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How to document a patient assessment (SOAP)

geekymedics.com/document-patient-assessment-soap

April 6, 2017

Documenting your assessments of patients in the notes is something all medical students
need to practice as you’ll be doing this on a daily basis once you start work as a doctor.
This guide discusses the SOAP (Subjective/Objective/Assessment/Plan) framework which
should help you structure your documentation in a clear and consistent manner. To learn
more about documenting in a patient’s notes check out our documentation section here.

Subjective
The subjective section of your documentation should include how the patient is
currently feeling and how they’ve been since the last review in their own words.

So as part of your assessment you may ask:

“How are you today?”


“How have you been since the last time I saw you?”
“Have you currently got any troublesome symptoms?”
“How has the nausea been?” (or any other relevant symptom)

If the patient mentions multiple symptoms you should explore each of them, having
the patient describe them in their own words.

You should document the patient’s responses accurately and use quotation marks if
you are directly quoting something the patient has said.

Objective
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This section needs to include your objective observations, which are things you can
measure, see, hear, feel or smell.

Objective observations
Patient’s appearance (e.g. “Patient appears very pale and in discomfort“)

Basic observations (vital signs):

Blood pressure
Pulse rate
Respiratory rate
Oxygen saturations (including the amount of oxygen the patient is receiving if
relevant)
Temperature (including any recent fevers)

Fluid balance (fluids going in and coming out):

Oral fluids
Nasogastric fluids/feed
Intravenous fluids
Urine output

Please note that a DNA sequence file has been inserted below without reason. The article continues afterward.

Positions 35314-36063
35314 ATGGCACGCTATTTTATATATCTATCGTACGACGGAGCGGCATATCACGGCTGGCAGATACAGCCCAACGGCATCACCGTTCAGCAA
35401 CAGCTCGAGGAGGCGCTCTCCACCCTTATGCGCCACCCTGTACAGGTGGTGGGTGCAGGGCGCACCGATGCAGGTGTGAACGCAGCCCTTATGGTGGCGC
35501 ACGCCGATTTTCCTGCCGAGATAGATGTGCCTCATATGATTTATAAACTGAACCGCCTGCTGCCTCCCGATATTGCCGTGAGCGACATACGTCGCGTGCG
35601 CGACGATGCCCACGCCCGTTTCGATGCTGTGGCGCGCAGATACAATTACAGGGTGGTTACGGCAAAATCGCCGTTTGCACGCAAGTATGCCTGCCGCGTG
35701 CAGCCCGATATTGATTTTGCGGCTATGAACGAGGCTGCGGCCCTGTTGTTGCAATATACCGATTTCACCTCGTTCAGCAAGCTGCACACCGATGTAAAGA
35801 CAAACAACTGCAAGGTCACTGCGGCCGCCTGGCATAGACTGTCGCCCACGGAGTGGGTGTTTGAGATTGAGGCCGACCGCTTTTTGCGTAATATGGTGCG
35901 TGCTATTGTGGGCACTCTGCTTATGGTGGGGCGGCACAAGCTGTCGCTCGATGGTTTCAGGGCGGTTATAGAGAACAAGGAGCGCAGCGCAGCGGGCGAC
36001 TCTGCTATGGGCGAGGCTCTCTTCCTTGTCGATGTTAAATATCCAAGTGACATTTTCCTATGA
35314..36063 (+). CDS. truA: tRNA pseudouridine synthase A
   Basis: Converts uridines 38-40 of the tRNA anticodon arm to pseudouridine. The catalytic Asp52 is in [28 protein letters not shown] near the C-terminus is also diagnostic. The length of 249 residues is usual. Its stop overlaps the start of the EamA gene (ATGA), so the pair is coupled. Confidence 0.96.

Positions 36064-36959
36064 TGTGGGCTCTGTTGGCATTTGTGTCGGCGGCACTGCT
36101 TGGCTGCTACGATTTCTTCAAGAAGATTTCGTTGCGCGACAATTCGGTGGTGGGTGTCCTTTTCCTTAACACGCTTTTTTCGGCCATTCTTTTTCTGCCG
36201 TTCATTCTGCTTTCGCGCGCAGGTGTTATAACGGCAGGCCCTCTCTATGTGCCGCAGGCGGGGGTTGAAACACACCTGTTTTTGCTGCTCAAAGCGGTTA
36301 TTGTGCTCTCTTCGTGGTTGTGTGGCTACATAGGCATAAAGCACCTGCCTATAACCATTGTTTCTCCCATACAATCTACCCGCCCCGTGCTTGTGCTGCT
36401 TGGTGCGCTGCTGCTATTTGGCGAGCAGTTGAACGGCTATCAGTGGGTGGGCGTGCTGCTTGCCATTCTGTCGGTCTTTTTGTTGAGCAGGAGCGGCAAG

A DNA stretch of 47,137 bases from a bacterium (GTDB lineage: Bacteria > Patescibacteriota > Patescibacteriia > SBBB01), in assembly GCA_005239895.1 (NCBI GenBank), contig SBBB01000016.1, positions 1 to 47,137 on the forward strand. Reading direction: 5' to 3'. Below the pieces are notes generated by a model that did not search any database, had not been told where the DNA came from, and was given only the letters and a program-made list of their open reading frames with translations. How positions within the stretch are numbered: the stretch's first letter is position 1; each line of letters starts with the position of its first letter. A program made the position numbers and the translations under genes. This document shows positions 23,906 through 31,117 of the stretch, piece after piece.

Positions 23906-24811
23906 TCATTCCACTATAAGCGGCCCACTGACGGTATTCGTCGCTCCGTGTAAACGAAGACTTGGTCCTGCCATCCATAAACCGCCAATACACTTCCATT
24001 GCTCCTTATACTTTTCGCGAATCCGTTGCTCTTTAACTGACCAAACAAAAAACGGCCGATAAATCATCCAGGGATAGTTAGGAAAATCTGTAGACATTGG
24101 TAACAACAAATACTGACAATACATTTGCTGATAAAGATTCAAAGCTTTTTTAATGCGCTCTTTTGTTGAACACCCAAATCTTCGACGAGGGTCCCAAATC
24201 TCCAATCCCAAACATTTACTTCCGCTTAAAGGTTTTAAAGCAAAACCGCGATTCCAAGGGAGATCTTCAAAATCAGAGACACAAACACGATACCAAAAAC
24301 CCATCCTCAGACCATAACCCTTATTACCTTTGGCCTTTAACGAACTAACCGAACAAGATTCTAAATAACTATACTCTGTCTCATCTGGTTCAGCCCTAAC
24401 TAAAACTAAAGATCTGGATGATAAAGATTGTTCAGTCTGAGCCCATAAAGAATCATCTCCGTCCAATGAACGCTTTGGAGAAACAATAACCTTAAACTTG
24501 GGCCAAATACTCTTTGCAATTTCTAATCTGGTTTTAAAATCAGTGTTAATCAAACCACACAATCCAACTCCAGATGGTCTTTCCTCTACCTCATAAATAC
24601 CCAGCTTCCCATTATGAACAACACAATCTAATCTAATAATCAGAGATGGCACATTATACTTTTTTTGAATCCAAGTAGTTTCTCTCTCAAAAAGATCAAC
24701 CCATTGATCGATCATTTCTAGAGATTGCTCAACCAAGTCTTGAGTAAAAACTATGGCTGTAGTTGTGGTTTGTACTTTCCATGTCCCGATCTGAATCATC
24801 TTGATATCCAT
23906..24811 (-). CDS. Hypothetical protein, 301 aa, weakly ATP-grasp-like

Vomiting
Drain output / stoma output

Clinical examination findings:

“Widespread expiratory wheeze on auscultation of the chest”


“Abdomen soft and non-tender”
“Pulse irregular”
“No cranial nerve deficits”

Other investigation results:

Recent lab results (e.g. bloods/microbiology)


Imaging results (e.g. chest x-ray/CT abdomen)

Assessment
The assessment section is where you write your thoughts on the salient issues and
the diagnosis (or differential diagnosis), which will be based on the information
collected in the previous two sections.

Summarise the salient points:

Productive cough (green sputum)


Increasing shortness of breath
Tachypnea (respiratory rate 22) and hypoxia (O2 saturations 87% on air)
Right basal crackles on auscultation

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Bloods – Raised white cell count (15) / Raised CRP (80)
Chest x-ray – increased opacity in the right lower zone in keeping with consolidation

Document your impression of the diagnosis (or differential diagnosis):

Impression – Community acquired pneumonia

If the diagnosis is already known and the findings of your assessment remain in
keeping with that diagnosis, you can comment on whether the patient is clinically
improving or deteriorating:

On day 3 of treatment for community acquired pneumonia


Reduced shortness of breath and improved cough
Oxygen saturations 98% on air / Respiratory rate 15
Bloods – CRP decreasing (20) / White cell count decreasing (11)

Impression – Resolving community acquired pneumonia

Plan
The final section is the plan, which is where you document how you are going to
address or further investigate any issues raised during the review.

Things to consider including in your plan:

Further investigations – laboratory tests/imaging


Treatments – medications/IV fluids/oxygen/nutrition
Referrals to various specialties
Review date/time – “I will review at 4pm this afternoon”
Frequency of observations/monitoring of fluid balance
Planned discharge date if relevant

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